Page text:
CEO bonuses slip as profits are squeezed

CASH bonuses for the heads of Australia's biggest companies have fallen to levels not seen since before the financial crisis as profits and share prices have come under pressure.

CASH bonuses for the heads of Australia's biggest companies have fallen to levels not seen since before the financial crisis as profits and share prices have come under pressure.

The annual remuneration report by the Australian Council of Superannuation Investors showed average bonus payments of $1.25 million last year, their lowest since 2004. The bonus payments were 20 per cent below the previous year.

The ACSI report, to be released today, shows fixed pay of chief executives in Australia's top 100 listed companies held steady last year.

Overall, the average cash pay for a top 100 CEO declined by 8.9 per cent from 2010 levels to $3.05 million, reflecting the fall in bonus sizes.

The ACSI chief executive, Ann Byrne, said a more mature conversation on executive pay was taking place between boards and investors.

"It is clear that directors began listening to shareholder views on bonus sizes during 2011, and began making the adjustments that have continued into the first part of 2012," she said yesterday.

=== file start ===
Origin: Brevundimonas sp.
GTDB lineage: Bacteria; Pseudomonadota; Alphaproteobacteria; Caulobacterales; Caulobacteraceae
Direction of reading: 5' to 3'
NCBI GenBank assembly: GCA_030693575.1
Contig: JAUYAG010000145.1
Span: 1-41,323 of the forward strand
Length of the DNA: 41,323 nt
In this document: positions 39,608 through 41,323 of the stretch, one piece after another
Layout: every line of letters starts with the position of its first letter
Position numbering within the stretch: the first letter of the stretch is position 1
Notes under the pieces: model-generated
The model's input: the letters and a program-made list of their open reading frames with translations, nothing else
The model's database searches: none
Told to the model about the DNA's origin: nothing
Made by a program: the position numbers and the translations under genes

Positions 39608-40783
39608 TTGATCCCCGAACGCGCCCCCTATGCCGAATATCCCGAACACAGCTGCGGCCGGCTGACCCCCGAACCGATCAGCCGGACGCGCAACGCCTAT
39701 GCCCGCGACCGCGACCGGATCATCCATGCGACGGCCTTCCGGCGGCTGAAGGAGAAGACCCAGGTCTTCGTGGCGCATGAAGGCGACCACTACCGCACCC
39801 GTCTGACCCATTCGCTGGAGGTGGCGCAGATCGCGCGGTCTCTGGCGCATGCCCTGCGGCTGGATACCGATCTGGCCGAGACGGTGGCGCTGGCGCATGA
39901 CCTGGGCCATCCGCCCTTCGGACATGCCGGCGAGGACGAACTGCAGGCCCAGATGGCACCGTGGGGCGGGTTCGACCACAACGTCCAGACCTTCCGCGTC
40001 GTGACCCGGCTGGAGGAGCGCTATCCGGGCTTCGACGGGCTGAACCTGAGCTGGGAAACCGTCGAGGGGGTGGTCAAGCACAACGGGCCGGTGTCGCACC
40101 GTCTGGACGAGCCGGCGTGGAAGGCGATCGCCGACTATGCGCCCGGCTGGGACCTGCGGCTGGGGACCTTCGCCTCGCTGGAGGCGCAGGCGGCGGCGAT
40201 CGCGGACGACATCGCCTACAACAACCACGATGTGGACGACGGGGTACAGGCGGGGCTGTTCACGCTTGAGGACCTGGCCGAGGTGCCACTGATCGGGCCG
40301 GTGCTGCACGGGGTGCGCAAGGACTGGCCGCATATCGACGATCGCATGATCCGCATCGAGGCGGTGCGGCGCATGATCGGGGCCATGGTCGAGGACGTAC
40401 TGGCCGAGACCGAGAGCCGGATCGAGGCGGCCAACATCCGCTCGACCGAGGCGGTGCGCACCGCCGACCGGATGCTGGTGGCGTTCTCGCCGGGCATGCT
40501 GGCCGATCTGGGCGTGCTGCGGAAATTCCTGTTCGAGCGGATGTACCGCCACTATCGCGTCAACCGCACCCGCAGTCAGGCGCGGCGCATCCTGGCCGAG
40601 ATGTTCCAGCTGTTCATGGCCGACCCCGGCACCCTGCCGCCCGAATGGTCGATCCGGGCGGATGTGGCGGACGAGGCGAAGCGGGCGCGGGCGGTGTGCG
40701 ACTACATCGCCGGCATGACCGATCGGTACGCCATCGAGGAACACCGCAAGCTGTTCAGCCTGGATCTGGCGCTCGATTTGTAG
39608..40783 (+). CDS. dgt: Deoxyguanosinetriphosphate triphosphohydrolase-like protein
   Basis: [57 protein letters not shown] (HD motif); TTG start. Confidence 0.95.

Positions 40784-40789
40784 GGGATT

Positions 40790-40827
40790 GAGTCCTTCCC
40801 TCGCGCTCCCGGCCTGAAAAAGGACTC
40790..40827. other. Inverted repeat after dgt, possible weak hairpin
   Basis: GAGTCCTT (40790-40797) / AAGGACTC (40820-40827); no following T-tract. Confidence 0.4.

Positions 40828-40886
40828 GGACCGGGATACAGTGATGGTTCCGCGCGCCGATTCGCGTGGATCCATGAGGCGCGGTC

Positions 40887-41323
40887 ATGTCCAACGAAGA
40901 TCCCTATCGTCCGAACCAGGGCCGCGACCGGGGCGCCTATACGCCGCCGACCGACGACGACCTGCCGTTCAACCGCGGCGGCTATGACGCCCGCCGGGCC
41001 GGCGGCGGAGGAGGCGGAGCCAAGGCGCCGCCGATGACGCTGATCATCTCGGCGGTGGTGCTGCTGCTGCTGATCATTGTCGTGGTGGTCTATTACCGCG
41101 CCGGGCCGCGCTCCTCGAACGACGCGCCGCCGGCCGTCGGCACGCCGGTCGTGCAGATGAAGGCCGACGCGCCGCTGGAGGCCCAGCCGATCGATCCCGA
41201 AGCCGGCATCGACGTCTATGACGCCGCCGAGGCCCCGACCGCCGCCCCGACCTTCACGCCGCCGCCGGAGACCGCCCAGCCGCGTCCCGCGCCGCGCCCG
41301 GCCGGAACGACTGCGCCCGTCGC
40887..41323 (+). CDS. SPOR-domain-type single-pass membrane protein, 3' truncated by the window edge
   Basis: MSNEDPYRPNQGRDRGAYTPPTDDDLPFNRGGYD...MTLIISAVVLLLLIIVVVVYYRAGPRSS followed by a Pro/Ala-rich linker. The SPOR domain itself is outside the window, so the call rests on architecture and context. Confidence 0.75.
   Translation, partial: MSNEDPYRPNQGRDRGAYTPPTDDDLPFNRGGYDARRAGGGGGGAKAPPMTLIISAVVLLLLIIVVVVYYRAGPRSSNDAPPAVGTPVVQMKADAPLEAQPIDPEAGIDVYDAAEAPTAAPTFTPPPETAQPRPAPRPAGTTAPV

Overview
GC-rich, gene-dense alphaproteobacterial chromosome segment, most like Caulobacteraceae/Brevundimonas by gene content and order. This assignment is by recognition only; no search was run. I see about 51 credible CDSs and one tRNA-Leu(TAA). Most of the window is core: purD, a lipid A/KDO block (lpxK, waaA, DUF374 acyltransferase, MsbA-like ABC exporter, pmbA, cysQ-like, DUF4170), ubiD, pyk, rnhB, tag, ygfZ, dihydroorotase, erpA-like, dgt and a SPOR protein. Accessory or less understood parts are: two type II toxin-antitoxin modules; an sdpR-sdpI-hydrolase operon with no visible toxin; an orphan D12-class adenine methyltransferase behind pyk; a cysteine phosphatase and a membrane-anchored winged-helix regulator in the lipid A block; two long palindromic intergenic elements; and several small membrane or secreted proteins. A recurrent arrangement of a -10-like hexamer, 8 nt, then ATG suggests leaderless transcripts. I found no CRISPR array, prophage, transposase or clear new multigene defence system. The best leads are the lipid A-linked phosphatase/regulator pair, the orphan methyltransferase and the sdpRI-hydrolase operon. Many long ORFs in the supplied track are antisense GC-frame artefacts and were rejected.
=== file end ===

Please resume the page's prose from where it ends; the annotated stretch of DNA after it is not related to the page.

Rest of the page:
Even so, some 90 per cent of chief executives still received some form of bonus payment.

The analysis of remuneration for the nation's top 200 companies by ACSI, which advises the nation's biggest superannuation funds, throws new light on how much our corporate leaders are really paid.

It shows a gap between what is reported in company disclosures and what chief executives often end up taking home. Last year BHP Billiton's Marius Kloppers was paid $11.08 million but his realised pay was $17.3 million, the ACSI report shows.

Minimum disclosures often fail to take into account the upside chief executives receive from packages such as deferred bonus shares or cashing in on options - the right to acquire shares in a company often at a heavily discounted price.

The pay cheques of the nation's chief executives have grown at twice the pace of average incomes.

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